My plans to leave Doha in the coming weeks and re-locate to Abu Dhabi would surely result in the weeks between being laden with lots of loose ends to tie up and finalities to be sorted and of course the long tearful goodbyes. So, whipping out my gilt edged appointment diary, (a consistent Christmas stocking filler from my husband and one that faced a decline in details year on year since 2009) I proudly began to draw up to-do lists for the big relocation, careful to list the acquaintances I had met in Doha, lest I would forget a farewell.
Remembering the dramatic goodbyes had with family and friends in Ireland almost two years ago, before we travelled across the globe to seek refuge. Long evenings spent by the home fires rocking to and fro with arms folded, discussing the whys and wherefores of emigration and loss, stoking the embers of a life in Ireland, with only ashes falling from the poker. Heart-warming but aeartHearrm-numbing, embraces at the airport and fond tussles to the children’s hair through misty eyes and hoarse words, was all part of the fanfare.
And so, I mustered the strength to say goodbye again and I prepared my monologue which I would deliver to my Doha links. It would go something like, “I have a bit of news, there’s been an offer in Abu Dhabi, what can we do, we need to go….”this, followed by a regretful shake of the head would set the scene, for my Irish farewell. It would have an obvious undertone of regret mixed with resignation with a very slight hint of optimism about our new lives in Abu Dhabi.
Choosing my former place of employment for the first delivery, I drove to the office to speak my former colleagues, my hangdog demeanor assumed, along with an evident remorseful tone I launched into my speech, and braced myself for yet another heart wrenching adieu as my news ricocheted around the open plan office. Like coyote, when he ignites the bomb to blow the roadrunner to bits but it doesn’t go off, I lit the dynamite but there was no explosion. Standing there with eyes and teeth clenched tightly shut and mouth mimicking a smile which deepened the furrow in my brow in an effort to stunt the blast, the silence was deafening. Ironing out my face and opening my eyes I scanned for room for reaction. “Nice to make a change, are you selling your car or taking it with you” punctured the silence and led the way for “If you have any plants, I’d like them” and, “Are you selling your sofa?” and above all others, “What are you doing with your maid?” topped the polls. Aghast at the insensitivity shown towards my departure and offended on behalf of my presumed however, non-existent maid, being treated like a utensil, I reiterated, in case it wasn’t clear, that I was leaving for good, never to return, hoping for the sake of human nature that it might tempt a tear or coax a croaky “so long”, but the resounding response was upbeat, well wishing and opportunistic . Taken aback at the candid reaction of the various nationalities to whom I had delivered the news of my departure I realised that there is something inherently self deprecating ingrained in us Irish, slow to congratulate ourselves on achievement and loathe to show excitement about new adventures, preferring instead to downplay events and highlight the negative aspects. Although aware of the transient nature of the expat society in the Middle East, I wasn’t quite prepared for the casual cheerio.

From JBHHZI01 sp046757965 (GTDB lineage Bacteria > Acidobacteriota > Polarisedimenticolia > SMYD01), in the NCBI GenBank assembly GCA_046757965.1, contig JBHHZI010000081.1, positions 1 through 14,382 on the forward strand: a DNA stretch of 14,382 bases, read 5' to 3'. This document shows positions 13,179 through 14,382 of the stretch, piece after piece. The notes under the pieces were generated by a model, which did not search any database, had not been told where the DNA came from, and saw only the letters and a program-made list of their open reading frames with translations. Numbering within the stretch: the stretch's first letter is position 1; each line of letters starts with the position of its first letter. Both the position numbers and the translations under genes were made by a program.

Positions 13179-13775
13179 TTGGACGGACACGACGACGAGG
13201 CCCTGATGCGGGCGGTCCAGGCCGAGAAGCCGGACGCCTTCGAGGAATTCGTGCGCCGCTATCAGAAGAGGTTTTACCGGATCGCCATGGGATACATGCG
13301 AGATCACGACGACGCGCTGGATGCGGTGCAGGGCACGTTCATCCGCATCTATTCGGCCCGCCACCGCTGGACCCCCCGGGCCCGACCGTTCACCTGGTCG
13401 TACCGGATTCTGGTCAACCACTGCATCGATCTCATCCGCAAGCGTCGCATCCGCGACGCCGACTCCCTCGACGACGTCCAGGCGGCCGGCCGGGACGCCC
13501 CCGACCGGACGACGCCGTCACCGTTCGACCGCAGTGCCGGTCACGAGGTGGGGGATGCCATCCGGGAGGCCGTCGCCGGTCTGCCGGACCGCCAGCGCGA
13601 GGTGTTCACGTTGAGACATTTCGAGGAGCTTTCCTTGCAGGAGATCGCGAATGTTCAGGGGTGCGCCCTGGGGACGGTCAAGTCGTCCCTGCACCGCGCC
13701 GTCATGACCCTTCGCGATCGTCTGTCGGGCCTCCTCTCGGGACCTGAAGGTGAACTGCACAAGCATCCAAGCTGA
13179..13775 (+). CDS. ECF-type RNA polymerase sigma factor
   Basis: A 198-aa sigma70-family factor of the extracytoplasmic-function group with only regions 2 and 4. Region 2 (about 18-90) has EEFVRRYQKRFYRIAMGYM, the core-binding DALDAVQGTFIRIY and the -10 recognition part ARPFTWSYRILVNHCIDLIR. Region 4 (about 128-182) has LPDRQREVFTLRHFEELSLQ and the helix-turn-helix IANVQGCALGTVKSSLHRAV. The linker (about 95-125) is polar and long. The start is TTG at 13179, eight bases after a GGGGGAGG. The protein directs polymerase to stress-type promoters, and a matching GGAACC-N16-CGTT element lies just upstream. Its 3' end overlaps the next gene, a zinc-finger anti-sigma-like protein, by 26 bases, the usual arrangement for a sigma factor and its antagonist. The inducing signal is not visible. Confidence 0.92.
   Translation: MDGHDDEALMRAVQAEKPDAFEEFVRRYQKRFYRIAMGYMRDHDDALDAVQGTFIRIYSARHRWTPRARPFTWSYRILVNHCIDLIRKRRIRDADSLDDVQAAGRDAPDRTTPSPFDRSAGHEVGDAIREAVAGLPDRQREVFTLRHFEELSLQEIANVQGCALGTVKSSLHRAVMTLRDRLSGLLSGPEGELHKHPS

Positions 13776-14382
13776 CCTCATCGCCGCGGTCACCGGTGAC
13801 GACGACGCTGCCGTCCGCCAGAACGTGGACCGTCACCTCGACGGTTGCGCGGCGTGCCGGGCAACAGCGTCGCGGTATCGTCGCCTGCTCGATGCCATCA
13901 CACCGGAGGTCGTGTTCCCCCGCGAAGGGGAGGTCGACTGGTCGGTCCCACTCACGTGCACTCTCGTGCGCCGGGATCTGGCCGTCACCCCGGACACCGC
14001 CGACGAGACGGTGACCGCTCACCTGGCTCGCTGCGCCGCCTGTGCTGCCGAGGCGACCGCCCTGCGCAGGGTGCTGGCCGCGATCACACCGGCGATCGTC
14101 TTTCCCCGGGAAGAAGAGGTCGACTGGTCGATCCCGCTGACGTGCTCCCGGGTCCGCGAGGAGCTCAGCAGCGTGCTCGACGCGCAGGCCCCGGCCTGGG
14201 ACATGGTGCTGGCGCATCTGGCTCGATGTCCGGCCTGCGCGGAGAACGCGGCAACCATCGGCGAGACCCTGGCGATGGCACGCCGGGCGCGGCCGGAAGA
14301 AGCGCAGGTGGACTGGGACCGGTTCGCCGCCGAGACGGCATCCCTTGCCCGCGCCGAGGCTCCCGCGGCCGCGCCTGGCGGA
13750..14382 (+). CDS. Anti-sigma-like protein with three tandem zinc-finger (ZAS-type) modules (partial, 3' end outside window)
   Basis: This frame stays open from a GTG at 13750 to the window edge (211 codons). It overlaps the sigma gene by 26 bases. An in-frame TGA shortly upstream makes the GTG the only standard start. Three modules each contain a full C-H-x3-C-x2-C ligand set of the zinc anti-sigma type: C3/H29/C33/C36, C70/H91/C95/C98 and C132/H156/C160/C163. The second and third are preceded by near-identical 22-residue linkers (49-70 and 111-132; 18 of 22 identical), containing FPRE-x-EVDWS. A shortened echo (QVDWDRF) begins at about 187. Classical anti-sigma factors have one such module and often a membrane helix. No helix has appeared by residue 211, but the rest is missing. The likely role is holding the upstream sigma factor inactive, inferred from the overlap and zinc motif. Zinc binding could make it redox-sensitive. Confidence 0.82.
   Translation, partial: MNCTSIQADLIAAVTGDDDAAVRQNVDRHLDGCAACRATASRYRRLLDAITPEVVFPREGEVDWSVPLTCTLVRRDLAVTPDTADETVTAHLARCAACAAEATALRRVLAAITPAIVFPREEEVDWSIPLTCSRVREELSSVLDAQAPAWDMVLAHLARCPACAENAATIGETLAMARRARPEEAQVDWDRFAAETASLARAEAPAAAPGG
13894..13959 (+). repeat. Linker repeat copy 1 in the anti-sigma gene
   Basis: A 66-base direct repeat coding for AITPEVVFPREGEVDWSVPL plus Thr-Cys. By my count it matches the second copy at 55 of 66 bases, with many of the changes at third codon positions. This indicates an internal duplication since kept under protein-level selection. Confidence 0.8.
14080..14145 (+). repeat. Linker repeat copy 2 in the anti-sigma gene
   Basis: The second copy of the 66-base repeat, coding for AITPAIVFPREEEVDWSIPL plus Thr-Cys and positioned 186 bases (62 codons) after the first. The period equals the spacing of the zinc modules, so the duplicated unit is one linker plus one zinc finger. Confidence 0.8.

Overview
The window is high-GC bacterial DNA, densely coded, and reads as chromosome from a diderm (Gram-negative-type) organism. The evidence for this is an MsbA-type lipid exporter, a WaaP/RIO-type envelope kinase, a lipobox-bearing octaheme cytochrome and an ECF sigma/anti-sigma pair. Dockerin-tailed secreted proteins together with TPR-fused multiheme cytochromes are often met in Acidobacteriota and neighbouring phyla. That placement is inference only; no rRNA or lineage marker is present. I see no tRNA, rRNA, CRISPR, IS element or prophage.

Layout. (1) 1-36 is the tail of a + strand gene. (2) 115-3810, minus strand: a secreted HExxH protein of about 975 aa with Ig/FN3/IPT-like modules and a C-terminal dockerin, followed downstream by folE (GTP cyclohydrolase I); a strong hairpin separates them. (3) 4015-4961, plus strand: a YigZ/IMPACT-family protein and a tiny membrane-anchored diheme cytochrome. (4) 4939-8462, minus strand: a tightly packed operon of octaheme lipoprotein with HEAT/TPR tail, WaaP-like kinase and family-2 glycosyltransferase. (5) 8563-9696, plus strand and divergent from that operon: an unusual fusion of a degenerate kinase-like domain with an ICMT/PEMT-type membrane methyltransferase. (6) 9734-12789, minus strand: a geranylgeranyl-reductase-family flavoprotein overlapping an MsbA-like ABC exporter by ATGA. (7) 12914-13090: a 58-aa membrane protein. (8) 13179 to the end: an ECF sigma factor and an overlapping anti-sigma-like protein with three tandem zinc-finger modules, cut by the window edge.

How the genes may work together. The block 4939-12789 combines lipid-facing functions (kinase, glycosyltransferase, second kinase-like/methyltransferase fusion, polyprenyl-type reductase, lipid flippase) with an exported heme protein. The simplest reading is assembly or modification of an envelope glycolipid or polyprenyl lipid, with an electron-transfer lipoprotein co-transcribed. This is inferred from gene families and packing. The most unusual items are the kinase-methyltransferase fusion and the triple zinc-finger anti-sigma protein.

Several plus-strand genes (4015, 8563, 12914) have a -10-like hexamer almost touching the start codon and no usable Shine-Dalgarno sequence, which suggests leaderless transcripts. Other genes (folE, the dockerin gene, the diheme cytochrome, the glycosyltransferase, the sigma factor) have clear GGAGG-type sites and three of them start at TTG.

And so, one hour and as not as many tears later, I left the office, feeling bereft but hopeful that if the traffic wasn’t too heavy, I would make the Monday coffee morning of my Irish counterparts. Luck was on my side and twenty minutes later I was delivering the same speech to my fellow patriots and oh how the dulcet tones of the possibly insincere yet comforting words fell with great welcome on my ears. “that’s terrible, moving again so soon?”, and “Just when ye were getting settled”, compassion mixed with negativity, a little bit of home abroad